There are some fights Israel can win, others that are hopeless - and there may be a very small group that seem hopeless but are so crucial we'll have to fight for them no matter what. The malignant idea that dividing Jerusalem will bring peace may be one of those.
The blockade of Gaza, however, isn't. To the best of my knowledge no Israeli government since the onset of the blockade in early 2006 has clearly stated what it's for, what it's intended to achieve, and what benchmarks are in use to determine its extent, duration, and eventual lifting. It started, I think, as a response to the electoral victory of Hamas; it was strengthened, if memory serves, after the kidnapping of Gilad Shalit; it has been tightened or loosened in some form of correspondence to the rocket fire from Gaza. At one point Ehud Olmert, then prime minister, said clearly that the blockade would be lifted when Shalit came home; if that's the policy still then it isn't about smuggling weapons - but perhaps the policy has changed. I honestly don't think it has ever been publicly discussed.
Israel is great (sometimes disastrously so) at audacious military moves. So here's a suggestion for an audacious diplomatic move that we can afford, on the one hand, and that would be likely to have the same sort of outcome as a brilliant military move: it would throw the other side off balance.
Benjamin Netanyahu should make a phone call to Obama, and tell him that he's about to make the following short speech:
Israel recognizes that the blockade of Gaza is causing human suffering, and wishes to end it as soon as possible. Since there are no Israeli forces or citizens in Gaza, and the border between it and Israel is undisputed, all that remains for Israel to fully desist from any sort of intervention in the lives of the Gazans is that they not interfere in the lives of Israelis. This means they must return the single Israeli still in Gaza, Gilad Shalit; they must desist from any form of aggression against Israel; and they must pay the bill for whatever services they receive from Israel such as electricity or medical bills of Gazan citizens. Should these terms be met, the blockade will be lifted completely and immediately.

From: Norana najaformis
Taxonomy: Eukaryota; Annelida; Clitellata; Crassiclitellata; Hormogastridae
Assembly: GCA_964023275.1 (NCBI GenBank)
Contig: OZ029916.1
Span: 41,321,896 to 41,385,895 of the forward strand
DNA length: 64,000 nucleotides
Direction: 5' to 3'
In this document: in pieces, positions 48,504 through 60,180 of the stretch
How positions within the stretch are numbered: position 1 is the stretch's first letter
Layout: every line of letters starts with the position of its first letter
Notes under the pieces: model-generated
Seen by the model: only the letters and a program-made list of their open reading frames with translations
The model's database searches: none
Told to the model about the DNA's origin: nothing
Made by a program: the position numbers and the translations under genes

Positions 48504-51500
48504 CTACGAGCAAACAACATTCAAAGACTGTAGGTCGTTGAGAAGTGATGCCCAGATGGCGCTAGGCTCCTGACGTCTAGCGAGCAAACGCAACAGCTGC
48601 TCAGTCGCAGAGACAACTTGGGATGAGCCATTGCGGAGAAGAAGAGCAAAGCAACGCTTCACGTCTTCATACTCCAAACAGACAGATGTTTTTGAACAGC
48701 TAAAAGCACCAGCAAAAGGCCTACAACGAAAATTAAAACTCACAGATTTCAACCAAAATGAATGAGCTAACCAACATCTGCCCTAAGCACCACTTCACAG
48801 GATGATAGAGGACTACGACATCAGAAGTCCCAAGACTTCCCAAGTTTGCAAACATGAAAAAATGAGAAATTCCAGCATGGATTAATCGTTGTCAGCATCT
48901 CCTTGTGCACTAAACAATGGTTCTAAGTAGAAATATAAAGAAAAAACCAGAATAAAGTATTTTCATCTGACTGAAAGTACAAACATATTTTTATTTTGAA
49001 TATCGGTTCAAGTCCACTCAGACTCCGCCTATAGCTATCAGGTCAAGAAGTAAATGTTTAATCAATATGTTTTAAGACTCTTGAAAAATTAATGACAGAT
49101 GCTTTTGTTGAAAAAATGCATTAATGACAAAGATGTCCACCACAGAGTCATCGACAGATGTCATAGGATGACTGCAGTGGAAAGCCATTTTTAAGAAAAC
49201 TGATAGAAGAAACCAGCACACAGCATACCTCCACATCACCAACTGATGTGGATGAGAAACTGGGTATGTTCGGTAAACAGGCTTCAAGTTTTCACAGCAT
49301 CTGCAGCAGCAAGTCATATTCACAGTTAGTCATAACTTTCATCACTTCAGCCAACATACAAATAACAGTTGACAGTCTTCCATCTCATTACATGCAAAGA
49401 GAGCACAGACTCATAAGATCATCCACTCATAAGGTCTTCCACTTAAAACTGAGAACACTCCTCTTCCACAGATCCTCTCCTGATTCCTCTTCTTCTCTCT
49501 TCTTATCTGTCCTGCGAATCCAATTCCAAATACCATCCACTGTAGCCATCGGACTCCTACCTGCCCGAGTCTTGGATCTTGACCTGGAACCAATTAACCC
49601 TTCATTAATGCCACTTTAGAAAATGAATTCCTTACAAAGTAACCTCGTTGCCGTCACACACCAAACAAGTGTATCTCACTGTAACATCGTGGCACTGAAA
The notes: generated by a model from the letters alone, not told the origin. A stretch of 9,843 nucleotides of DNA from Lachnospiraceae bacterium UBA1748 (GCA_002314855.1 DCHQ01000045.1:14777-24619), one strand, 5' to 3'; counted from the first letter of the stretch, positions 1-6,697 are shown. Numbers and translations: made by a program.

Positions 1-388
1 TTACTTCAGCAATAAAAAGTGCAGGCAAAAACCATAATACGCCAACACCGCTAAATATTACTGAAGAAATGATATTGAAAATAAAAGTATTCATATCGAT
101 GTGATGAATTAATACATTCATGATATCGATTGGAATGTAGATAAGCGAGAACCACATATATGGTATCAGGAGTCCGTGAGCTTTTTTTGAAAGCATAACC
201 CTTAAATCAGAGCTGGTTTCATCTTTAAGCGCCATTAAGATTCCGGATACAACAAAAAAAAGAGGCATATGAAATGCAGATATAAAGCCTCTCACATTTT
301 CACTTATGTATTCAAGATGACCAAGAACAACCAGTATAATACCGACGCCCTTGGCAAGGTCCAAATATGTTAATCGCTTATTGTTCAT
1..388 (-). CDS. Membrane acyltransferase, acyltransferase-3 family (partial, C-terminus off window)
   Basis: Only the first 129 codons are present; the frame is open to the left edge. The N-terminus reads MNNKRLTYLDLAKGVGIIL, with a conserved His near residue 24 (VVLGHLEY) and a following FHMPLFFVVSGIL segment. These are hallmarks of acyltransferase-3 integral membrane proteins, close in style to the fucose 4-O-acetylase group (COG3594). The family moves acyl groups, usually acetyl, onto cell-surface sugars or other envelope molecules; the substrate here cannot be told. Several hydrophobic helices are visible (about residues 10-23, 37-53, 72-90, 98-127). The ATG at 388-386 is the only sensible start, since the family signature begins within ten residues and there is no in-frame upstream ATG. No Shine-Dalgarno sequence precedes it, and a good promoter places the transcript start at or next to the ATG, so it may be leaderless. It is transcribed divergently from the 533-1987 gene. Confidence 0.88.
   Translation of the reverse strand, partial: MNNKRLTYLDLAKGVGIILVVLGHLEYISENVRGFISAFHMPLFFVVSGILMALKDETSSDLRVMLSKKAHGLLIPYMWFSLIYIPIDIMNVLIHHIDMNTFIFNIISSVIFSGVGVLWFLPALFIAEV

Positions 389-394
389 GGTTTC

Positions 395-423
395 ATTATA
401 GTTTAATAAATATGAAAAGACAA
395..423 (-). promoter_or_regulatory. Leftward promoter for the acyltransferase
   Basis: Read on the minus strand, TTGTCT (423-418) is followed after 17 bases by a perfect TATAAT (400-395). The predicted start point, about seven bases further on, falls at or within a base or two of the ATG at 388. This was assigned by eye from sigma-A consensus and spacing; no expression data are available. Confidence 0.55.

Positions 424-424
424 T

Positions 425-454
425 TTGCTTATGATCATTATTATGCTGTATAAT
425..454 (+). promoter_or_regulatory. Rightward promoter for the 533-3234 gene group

Israel now turns to the United States, to Turkey, and to the United Nations. We hereby announce that it is our urgent wish to lift the blockade from Gaza so as to enable the Gazans to live their lives independently of us. We will take this measure as soon as you can assure us of the following:
1. There will be no attacks from Gaza on Israel.
2. Imports of aggressive weapons into Gaza will not happen.
3. Gilad Shalit has returned to his family.
Israel has decided that Gaza is the test for the continuation of the peace process. Should the international community in collaboration with the Palestinians be able to deliver the three simple conditions described above, Israel will be eager to move forward in negotiations regarding the West Bank. If these three simple conditions cannot be met by the Palestinians, or cannot be guaranteed by the US, Turkey and the United Nations, how can Israel lower its defensive abilities on the West Bank?
The onus is now on you: Gazans, the United States, Turkey, and the United Nations. Please hurry, since the populace of Gaza is suffering, and we wish to end our part of that suffering as soon as possible.
As Prime Minister of Israel, it is my intention to repeat this short speech once a week, every Monday morning New York/Washington time, until we are able to lift the blockade.